Saving against the possibility of future medical expenses is a wise precaution for anyone, particularly as the costs of quality health care continue to steadily rise. In 2003, as part of a wide-ranging plan to reform Medicare, the U.S. government created the Health Savings Account (HSA), a tax-sheltered medical plan into which eligible citizens can:
To qualify for a Health Savings Account, one must first be covered by a High Deductible Health Plan (HDHP).
The High Deductible Health Plan is a policy in which the insured pays large out-of-pocket expenses for simple health services but is covered for the bulk of expenses pertaining to emergencies and complex medical procedures. A portion of all premium payments to HDHP plans are credited to the insured’s HSA account, and these contributions can be used to pay deductibles as desired (alternatively, one can pay for deductibles out-of-pocket and allow one’s HSA savings to grow).
HDHP policies are purchased from third party providers in just the same way as are standard insurance policies, and allow eligibility for HSA benefits so long as the insured is neither enrolled in Medicare nor claimed by another as a dependent.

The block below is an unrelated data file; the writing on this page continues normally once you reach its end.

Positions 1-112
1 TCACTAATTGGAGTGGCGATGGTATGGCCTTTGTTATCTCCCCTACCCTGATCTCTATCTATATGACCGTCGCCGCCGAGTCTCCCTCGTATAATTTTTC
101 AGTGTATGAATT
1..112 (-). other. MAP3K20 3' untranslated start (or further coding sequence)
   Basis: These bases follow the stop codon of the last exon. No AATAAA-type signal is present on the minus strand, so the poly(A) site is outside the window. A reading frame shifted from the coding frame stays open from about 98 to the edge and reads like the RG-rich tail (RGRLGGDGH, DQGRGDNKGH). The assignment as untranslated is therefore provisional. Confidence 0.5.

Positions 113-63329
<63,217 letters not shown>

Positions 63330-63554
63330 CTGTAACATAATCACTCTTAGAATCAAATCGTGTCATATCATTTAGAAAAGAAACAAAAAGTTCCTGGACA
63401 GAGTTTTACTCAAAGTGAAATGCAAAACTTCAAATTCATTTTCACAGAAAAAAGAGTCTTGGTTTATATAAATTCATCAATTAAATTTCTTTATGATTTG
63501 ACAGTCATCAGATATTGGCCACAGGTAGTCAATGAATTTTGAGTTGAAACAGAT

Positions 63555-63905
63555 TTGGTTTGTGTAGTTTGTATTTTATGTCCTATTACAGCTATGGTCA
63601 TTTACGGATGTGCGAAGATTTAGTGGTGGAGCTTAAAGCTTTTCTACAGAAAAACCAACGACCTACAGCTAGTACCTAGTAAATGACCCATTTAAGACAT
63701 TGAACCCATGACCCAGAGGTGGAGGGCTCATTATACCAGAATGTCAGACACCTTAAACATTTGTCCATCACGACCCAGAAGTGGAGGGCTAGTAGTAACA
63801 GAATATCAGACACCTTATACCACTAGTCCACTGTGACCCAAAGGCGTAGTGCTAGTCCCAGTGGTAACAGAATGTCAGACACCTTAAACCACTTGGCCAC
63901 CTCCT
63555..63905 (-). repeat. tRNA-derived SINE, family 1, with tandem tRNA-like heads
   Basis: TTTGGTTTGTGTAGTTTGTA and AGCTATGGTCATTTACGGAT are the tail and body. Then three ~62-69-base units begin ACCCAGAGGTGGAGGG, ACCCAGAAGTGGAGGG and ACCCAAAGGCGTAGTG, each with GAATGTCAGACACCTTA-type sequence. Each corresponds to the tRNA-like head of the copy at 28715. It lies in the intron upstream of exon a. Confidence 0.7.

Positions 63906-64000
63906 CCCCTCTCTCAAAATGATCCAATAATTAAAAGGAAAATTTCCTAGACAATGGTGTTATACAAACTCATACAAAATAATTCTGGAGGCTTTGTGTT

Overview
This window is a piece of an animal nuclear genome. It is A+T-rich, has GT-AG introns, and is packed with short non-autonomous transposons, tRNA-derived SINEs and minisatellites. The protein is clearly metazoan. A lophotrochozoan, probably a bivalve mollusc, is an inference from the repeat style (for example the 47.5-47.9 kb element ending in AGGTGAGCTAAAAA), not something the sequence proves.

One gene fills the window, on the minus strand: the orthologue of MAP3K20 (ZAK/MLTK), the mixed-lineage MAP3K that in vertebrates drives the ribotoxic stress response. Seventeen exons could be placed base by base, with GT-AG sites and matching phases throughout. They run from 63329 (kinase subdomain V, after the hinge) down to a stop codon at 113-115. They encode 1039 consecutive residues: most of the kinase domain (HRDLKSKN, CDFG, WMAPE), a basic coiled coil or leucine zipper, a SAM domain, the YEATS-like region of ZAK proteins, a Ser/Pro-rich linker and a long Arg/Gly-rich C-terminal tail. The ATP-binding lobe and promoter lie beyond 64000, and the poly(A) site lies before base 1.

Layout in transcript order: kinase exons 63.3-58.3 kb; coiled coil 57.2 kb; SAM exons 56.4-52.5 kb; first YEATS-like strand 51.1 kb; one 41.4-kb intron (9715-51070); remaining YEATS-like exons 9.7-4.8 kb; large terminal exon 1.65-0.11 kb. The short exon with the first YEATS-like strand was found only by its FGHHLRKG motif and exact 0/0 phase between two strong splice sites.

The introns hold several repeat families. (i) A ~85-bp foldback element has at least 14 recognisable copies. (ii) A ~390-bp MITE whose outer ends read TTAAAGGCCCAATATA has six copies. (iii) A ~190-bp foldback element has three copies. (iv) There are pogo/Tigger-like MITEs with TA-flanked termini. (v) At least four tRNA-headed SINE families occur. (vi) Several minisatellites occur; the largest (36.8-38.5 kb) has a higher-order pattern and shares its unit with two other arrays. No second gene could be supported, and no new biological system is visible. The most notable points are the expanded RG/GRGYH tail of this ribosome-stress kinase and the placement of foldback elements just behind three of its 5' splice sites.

High Deductibles, Low Premiums
Standard HDHP plans have minimum deductibles of $1,050 for personal coverage and $2,200 for family coverage, rates which are relatively high in comparison to other plans (the maximum deductibles are $5,000 and $10,000, respectively). However, high deductible plans tend to offer low premium rates and a large proportion of liability coverage (often 100%) once the deductible is met. For this reason, HDHPs (and HSAs) are best suited for individuals and families who do not anticipate frequent medical expenses but who wish to insure themselves against unexpected medical emergencies.
Some have criticized the HDHP-HSA plan, arguing that the high deductibles place a large financial obligation for simple personal care on the individual, which may in turn encourage them to forego low-cost treatment, forcing them to undergo major medical procedures at a later point. Fortunately, many basic preventive care services under HDHP plans are available under first-dollar coverage, which waives the high deductible in lieu of a co-payment.
HRA: An Alternative Plan
Holders of HDHPs who are not eligible for an HSA will qualify instead for a Health Reimbursement Arrangement (HRA). The HRA is essentially a limited version of the HSA, which is solely funded through contributions to the HDHP made by an employer. Upon acquisition of an HDHP, the policy providers will automatically determine whether the insured is eligible for an HSA or HRA and enroll them accordingly. Just as with an HSA, an HRA account receives portions of premium payments (in this case, contributed by the employer), which are then set aside for future use.Get a free Health Insurance Quote